TELECOM Digest OnLine - Sorted: Re: E-Mail Paranoia

Re: E-Mail Paranoia
16 Mar 2005 14:07:20 -0800

Lisa Minter quoted a newspaper article:

> But just as I was about to click that button, a doubt bubbled up from
> the depths of my digital credulity. Could the whole thing be a scam?
> Was I about to download and install a Trojan horse, backdoor program,
> or worm? ...

> [TELECOM Digest Editor's Note: I wonder if most netizens realize the
> serious way in which phishing has proliferated. I must get a dozen or
> more of these daily in my account here at massis.

Many companies I deal with want me to use the 'net to access my bills
or account on-line. Doing so obviously saves them money from having a
real person answer my questions over the phone.

I guess I'm a Luddite, but I shy away from using e-mail or the
Internet for personal business transactions. I feel there aren't
enough protections -- both technical and legal -- to protect consumers.

First, often the Internet does NOT answer questions I have. Sending
emails to a company is often a failure -- either they never answer or
don't answer the question properly (often they refer you back to the
'net page, but if the info was there in the first place I wouldn't
need to ask). Even big companies forget to update their web pages
with the latest information. Other companies change terms and
offerings so rapidly and make them so complex a person is needed to
sort it all out.

Secondly, email is notoriously unreliable. Servers break down and
messages in transit are lost. Messages are accidently deleted along
with the spam. Lastly is the security problem -- emails are easily

It has long been against the law to use the US Mail for fraud,
and I presume there are still U.S. Postal Inspectors who
investigate and prosecute violations. But does anyone really
know the law as it stands with fraud done by email? Who is
responsible for enforcement and prosecution? My guess is only
the most blatant and biggest violators are prosecuted (and not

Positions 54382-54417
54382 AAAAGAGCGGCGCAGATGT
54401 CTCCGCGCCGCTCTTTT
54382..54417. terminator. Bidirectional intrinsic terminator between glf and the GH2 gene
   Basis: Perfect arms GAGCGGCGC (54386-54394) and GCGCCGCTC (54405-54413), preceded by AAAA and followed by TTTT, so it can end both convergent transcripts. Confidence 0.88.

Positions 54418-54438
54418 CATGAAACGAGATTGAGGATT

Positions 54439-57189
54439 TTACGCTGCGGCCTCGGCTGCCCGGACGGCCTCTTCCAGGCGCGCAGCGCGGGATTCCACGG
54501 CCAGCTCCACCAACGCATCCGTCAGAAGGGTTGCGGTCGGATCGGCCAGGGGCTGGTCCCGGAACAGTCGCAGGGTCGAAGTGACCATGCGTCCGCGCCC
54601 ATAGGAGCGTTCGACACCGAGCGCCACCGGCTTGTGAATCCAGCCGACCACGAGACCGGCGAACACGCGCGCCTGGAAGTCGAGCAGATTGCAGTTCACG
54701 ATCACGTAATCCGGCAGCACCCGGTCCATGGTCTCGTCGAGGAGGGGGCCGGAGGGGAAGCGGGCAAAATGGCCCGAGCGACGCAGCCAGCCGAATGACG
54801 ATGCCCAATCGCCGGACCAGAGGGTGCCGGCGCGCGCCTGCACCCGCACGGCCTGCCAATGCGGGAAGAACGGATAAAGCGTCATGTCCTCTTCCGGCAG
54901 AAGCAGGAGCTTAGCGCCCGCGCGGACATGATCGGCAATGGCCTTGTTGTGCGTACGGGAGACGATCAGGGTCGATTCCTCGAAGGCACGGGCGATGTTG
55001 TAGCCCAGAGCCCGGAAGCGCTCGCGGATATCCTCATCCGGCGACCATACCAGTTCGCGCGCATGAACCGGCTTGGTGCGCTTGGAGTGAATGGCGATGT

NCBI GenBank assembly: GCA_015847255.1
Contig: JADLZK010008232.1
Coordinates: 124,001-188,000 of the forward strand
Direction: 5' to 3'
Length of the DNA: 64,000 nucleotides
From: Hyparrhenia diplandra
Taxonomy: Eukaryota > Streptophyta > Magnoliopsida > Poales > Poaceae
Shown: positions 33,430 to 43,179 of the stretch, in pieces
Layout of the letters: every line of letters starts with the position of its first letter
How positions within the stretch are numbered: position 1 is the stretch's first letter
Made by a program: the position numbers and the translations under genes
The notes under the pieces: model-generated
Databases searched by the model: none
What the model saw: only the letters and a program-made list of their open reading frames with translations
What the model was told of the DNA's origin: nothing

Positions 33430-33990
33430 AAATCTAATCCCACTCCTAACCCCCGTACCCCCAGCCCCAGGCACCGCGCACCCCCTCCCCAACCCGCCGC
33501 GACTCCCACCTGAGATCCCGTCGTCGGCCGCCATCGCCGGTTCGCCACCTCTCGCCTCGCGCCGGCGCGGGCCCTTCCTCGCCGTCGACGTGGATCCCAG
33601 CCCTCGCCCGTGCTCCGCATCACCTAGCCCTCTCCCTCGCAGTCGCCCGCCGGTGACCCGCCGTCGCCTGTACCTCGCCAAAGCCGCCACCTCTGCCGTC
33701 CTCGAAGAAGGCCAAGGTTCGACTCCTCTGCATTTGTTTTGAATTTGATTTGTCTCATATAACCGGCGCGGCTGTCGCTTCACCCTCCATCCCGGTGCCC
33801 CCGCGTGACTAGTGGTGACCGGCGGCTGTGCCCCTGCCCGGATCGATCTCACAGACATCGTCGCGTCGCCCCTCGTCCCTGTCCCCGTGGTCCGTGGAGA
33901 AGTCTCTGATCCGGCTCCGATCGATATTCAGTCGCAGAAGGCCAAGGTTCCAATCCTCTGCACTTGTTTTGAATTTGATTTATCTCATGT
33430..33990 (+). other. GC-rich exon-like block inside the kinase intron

necessarily thrown in prison as they deserve) while the vast
majority go unscathed. "Spam" is not just a nuisance, it is
fraud and a host of other law violations, but nothing seems to
be done.

The fact that Congress can't pass an enforceable anti-spam law means
to me the whole email system is just not safe. Too many legal
loopholes, too little enforcement, too many criminals.

The Internet is based upon protocols never intended or designed for
use in public commerce. Remember the 'net was developed as a private
link between users of a very small community and designed to share
information. As such, there was little need for protection since
there was little to be gained by fraud. That became obsolete the
minute the 'net became public. So today we have people at home
hooking their PCs up to broadband networks, blissfully unaware that
criminals are hacking into their PCs searching for weaknesses to
exploit. The network protocols should never permit this kind of
random searching in the first place.

A growing problem with using the 'net is its high powered automation.
When I had my 286 DOS machine, I knew what it was doing because
(normally) only I could start up a program. (Obviously if I took
someone else's program I was at risk). Email attachments back then
didn't automatically start up macros in applications. But today
everything is so automated and fancy most users have no idea what's
going on in their machine. Hard drives spin along, things open and
close on their own. Things intended to be a shortcut and easy for us
make it easier for saboteurs to screw up our machines.

(Shouldn't we call viruses "sabotage"? The word "virus" makes it
sound like it came from mother nature, not an intentional effort to

The technocrats out there are partly to blame. They never can sit
still long enough to let a software release settle in before demanding
new features. This constant revisions allows bugs and fraud to creep
in. Stable functionality would get sturdier over time.

[TELECOM Digest Editor's Note: If I understand the law correctly, if
you make a false/fraudulent communication by _any_ means -- email, or
web site, or telephone, etc -- in an effort to induce someone
else to deposit something in the US Mail, then you have committed
postal fraud. Example: you apply for a credit card using a web site or
email in someone else's name and with their credentials; this in turn
induces the credit card company to send you a card in the postal mail,
then it is as good as if you had originally corresponded by mail, you
still committed postal fraud. Or maybe at some point they send you a
bill or a notice in the US mail. In other words, _they_ would not have
used the US Mail had _you_ not encouraged them to do so. PAT]

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